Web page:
|19 November 2005
Ancient Man's lost Secrets on test
Technology from the 21st century will be used to unlock the past to one of Yorkshire, England's most important archaeological finds from the Bronze Age.
Gristhorpe Man, one of the best preserved examples of human remains buried in a hollow oak tree trunk, will leave Scarborough's Rotunda Museum in specially constructed boxes for Bradford University's Department of Archaeological Sciences. The latest technology will be used to try to extract samples from Gristhorpe Man's remains for analysis to establish how the Bronze Age man died as well as gathering more detail about his lifestyle and diet.
The skeleton still has some remains of the man's brain and teeth which have been preserved since he died 3,500 years ago. Tests will also be conducted on an animal skin the corpse was wrapped in, as well as a whalebone, a bronze dagger and food which was buried in the coffin. Curator of museums at Scarborough Council Karen Snowden said: "He is one of the jewels in our crown, and because he has been here so long everyone remembers him if they visit Scarborough. While we will not be able to put a name to him, we are hopeful of finding out a great deal more about his past through this scientific research. It is wonderful to think that after all these centuries, we might be able to answer some of the questions which have remained unanswered up until now."
The remains were discovered on July 10, 1834 in an ancient burial mound near Yorkshire's East Coast by members of the Scarborough Philosophical Society, which organised funding for the Rotunda Museum. The bones were blackened by a reaction of the iron that is in the water with the tannin in the bark of the (tree trunk) coffin, giving the skeleton its distinctive appearance today.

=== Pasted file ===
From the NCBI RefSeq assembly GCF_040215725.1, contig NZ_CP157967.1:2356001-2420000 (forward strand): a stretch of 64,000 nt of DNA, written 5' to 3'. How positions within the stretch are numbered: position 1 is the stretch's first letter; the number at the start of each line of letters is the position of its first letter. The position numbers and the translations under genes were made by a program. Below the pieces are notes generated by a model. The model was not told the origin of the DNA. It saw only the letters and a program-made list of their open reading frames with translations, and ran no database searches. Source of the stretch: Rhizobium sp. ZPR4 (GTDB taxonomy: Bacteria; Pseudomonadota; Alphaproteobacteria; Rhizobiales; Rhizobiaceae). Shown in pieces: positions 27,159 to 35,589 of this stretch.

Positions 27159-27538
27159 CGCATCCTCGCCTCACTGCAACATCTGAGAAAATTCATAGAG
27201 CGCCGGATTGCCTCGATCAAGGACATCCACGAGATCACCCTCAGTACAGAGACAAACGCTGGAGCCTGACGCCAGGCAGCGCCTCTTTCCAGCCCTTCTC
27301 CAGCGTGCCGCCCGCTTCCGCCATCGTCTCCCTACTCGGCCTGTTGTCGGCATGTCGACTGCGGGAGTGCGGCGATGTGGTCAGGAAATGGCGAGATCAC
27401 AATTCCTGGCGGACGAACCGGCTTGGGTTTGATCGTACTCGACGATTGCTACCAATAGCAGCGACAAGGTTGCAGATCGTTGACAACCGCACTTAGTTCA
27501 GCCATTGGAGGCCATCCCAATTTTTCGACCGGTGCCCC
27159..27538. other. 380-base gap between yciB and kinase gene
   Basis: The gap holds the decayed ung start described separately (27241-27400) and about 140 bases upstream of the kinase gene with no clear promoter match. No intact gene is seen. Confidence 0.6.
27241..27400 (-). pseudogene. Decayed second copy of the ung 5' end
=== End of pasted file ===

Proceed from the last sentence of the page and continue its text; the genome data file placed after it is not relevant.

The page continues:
The Bronze Age man is thought to have come from a wealthy background, as it was rare for someone to be buried in a tree trunk coffin and he was also almost 6ft tall - indicating that he had a good diet.
Dr. Nigel Melton, an honorary research fellow at the Department of Archaeological Sciences, will be working alongside Dr. Janet Montgomery and Dr. Andrew Wilson to conduct the research. Dr. Melton said: "It was a sensation when he was found in the 19th century, and it is still such an important find even today. I am terribly excited because I am originally from Scarborough. I can remember coming to the museum as a boy and standing with my nose pressed against the glass looking in awe at the skeleton."
The museum will close on January 8th of next year for a £3 million redevelopment before re-opening again in the late spring of 2007. The skeleton will remain at Bradford University until the revamped museum re-opens.
Source: Yorkshire Post Today (17 November 2005)
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